Mr. Cliner paused a moment to let her examine the last picture he’d given her. Clearing his throat to get her attention, he handed her a picture of Stringfellow standing next to a beautiful young woman, both in front of a red sports car. The next picture he handed her was that of the same car, busted up and bent around a tree. “String walked away with barely a scratch. She didn’t. It had been deemed an accident as he had been forced to swerve to avoid an oncoming semi that tried to pass someone on the highway. He lost control in the loose gravel on the shoulder and rolled. To the day he died, he still blamed himself for her death.”
Cheyenne chewed on her bottom lip a little as she set the photos down in the growing stack after examining them carefully, taking in details of each. Mr. Cliner held out another photo, this one of String and his brother, who was dressed in an Army uniform. It was obvious in the picture that String was proud of his older brother by the look he was giving Sinjin. Without saying a word, he held out another photo that showed her father standing there, not much older than the previous one, dressed in BDU’s and obviously somewhere overseas, perhaps Vietnam. Sinjin was dressed in a similar set of camos, his arm slung around Strings neck and the two seemed to be hamming it up for the camera.
“He lied about his age and joined the military to follow his brother to Vietnam. Their chopper went down four months into his tour, trying to help pull troops out of an area that was being overrun by the VC. Two died in the crash, the rest of the chopper crew were eventually picked up except for Sinjin since there was no room on the transport. They were coming under heavy fire and had to leave the area. When the chopper went back for Sinjin and the remainder of evacuating soldiers, it was discovered that it had been seized by the VC. Sinjin and the other six soldiers were reported MIA and later on, they were declared POWs. Your father blamed himself for Sinjin’s capture and imprisonment, and never gave up looking for him until the day he died.”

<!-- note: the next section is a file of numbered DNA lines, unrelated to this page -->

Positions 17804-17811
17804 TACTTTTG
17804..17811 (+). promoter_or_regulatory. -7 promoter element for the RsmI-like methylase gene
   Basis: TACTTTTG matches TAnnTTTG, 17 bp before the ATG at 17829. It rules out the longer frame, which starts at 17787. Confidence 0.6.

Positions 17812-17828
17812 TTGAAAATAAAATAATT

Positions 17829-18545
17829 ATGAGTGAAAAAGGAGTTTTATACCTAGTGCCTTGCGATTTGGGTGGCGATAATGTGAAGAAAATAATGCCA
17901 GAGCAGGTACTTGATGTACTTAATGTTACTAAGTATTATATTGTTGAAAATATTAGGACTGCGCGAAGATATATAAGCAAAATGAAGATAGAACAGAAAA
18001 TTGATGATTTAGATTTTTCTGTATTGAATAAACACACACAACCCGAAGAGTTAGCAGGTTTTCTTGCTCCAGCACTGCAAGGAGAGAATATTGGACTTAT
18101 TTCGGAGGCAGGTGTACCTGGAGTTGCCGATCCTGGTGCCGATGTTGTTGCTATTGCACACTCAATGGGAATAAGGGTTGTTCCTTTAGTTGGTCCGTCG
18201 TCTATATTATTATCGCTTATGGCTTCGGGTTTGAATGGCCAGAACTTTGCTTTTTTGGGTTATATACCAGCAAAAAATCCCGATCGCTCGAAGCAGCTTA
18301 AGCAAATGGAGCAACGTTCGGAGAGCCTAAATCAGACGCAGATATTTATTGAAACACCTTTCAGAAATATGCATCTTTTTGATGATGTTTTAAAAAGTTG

She noticed how tired Mr. Cliner’s voice sounded as he continued to speak about the years that followed Stringfellows’ time in the military. Finally he stopped handing her photos and clasped his hands together, resting them on top of the remaining papers in the stack. “String had always been a bit of a recluse, usually keeping everyone and everything at arm’s length. He’d gotten it into his head that he was cursed, causing anyone he cared about to die or come to harm. Santini had hired him to help with his growing business, partially to keep String from becoming a hermit but also because Santini thought of your father as his own son.”
He shrugged slightly, “He’d been back in the States for a few years when he met your mother. How or where he met her, he never said. She was the first one he opened up to since the loss of his brother and those of us that knew him had high hopes that it might turn things around for him.” He gave a gusty sigh. “Your mother left him only a few months later, causing him to become more of a recluse, disappearing for days, sometimes weeks at a time.”
She set down the last photo he’d handed her and rubbed her face. “Let me guess,” she said, finally breaking her silence. “A number of months later either someone brought me to him or my mother showed up with me in tow and handed me over.” She couldn’t keep the frustration and touch of childish anger out of her voice.
Mr. Cliner frowned slightly. “Nineteen months later to be exact. She returned to tell him she was dying of an invasive form of brain cancer, that you were his child and she couldn’t care for you any longer. She left you with him and disappeared. I finally found records showing that she’d died several months later in Oklahoma, where she’d gone back to the Cheyenne and Arapaho Tribal lands.” He sighed softly, “However, I was unable to track down any living relatives from her side of the family or photos of her. Record keeping at the time of your birth left a bit to be desired.”